Clicking Power Supply in Definitive Tech SC 2000 subwoofer

Here's a link to a video I made.
Speaker makes popping noises as soon as the subwoofer is plugged in.
It doesn't have a power switch. It senses signal and turns itself on.
I took it apart and the PS is making clicking noise.
I suppose this can be the relay, but I've also read it could be arcing in the transformer.
I've read that a bad diode in another brand of subwoofer with auto-on was causing that sub's issue.
But I've also read that a switching PS will do what mine is doing if it isn't getting enough voltage.
Video
 
Yes. Over voltage or under voltage.
I hooked up my MM up to the woofer output terminal and the amp is pulsing between 0 to 50mv of DC. Don't know if 50mv offset is normal. I know ppl have said it shouldn't be more than 40mv. While searching this topic I ran across someone attempting to fix another Def Tech sub amp and ppl were saying the 50 mc he was seeing could be normal.
 
There is no IC on the PS board that I can see. There are 3 boards in this subwoofer enclosure. One small one has the input jack, power led and volume. It's connected to a second smaller board that appear to be the "amp", but I think it may also have the SMPS's IC chip as I don't see one anywhere on the main PS board. The connection from the main PS board and the "amp" board is connected by a 4 wire connector labeled HD+, HD-, AGND, and OPTO. Is the OPTO sending or receiving a signal from the octocoupler as part of the feedback loop? There are 2 octocouplers on the main PS board, beside each other. HD+ and HD- might just mean "Class HD", as that is printed on the boards like a marketing name for the tech they're using.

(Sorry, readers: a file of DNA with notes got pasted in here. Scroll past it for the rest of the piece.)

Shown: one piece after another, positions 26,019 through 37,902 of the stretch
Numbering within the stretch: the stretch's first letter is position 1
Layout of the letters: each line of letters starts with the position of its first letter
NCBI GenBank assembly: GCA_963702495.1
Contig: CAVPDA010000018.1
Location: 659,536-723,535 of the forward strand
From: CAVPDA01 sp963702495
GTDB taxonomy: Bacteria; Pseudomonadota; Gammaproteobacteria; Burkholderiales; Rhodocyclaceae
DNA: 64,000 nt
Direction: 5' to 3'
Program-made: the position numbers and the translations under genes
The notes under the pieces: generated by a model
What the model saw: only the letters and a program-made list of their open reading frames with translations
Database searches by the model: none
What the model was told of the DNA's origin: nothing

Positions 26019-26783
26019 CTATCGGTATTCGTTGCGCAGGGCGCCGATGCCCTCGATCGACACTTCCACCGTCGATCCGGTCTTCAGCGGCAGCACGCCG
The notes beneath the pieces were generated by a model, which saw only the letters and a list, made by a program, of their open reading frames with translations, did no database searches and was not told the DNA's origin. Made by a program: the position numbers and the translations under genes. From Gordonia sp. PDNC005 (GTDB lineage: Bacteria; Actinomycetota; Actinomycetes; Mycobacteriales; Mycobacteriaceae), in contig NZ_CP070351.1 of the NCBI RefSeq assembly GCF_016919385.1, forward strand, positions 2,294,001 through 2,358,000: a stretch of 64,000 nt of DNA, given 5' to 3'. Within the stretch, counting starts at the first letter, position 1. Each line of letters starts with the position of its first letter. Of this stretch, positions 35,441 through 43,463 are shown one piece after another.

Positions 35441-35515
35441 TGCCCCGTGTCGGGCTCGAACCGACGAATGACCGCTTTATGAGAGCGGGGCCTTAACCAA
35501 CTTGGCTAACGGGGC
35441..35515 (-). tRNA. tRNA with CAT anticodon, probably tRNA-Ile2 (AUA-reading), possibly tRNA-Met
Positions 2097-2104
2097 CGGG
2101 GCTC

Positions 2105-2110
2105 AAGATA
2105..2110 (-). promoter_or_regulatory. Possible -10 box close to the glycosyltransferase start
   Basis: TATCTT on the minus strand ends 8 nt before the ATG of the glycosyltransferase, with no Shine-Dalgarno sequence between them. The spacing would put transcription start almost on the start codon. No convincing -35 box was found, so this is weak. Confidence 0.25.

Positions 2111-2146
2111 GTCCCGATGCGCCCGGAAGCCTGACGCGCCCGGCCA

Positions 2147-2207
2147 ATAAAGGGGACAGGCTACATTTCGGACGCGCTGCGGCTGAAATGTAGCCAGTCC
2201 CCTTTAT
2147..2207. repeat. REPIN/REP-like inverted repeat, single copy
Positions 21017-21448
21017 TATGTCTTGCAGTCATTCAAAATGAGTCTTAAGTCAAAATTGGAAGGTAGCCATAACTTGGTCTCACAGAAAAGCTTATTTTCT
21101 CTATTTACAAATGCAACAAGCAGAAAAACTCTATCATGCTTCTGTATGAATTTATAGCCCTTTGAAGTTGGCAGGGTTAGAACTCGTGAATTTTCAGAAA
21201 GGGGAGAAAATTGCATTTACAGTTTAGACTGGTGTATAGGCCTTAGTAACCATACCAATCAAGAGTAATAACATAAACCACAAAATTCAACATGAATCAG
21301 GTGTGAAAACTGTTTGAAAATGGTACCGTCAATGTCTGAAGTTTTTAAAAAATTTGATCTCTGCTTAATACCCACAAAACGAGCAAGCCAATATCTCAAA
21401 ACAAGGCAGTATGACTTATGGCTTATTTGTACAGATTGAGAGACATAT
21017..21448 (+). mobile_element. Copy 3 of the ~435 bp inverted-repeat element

I'll check when I get home.
I will say I went around all the boards checking all the devices that looked like 3 legged "transistors". They all seemed to measure ok (as far as my limited knowledge would allow) except for 2 that are on a heat sink, beside a pair of large caps and next to the HD+/AGND/HD-/OPTO connector. The outer pins on both devices measured as if they were "shorted" to one another. I removed them from the board and heatsink and measured them and they no longer showed that "shorted" measurement. They measured like a pair of diodes connected to the center pin, so I reinstalled them.

One other measurement I was not
expecting was the pair of optocouplers. I measured them with power OFF and in circuit. They measure like diodes on the emitter side. On the sensor sides, one measured "open" in both polarity directions. The other one acts like it is coupled to a cap because I get a rising voltage in both polarity directions.

I did remove all but the largest pair of capacitors from the main PS board and tested them on a MK168 parts tester. Their capacity and ESR were all normal. I tested the pair of largest caps in-circuit because I couldn't remove from them board due to the heat required to desolder them wasn't happening with my budget soldering iron. They also measured normal.
 
Ah. Ok. I'm curious why none of them measured as "shorted" on any of the 3 boards except for those two that didn't measure shorted when taken out of circuit. "Shorted" would emit a constant tone on my fluke meter in diode mode, correct? I either got the .xxx voltage reading with a short tone as you would expect on a diode, or an open reading and no tone.
 
Ok. Here's a video of the clicking noise, showing the DC pulsing on the speaker output.... video

I measured the output from the HD+ and HD- and they also pulse, or "increase voltage", with each successive click.
It goes from around 9v to 40v, (example... 40V on HD+ and -40V on HD-).
If you watch and listen to the video, the clicks are constant (like "in time")and it's like there are 6 clicks. 4 as the voltage rises, and then 2 lower level clicks as the voltage drops, before it rises again. and so on...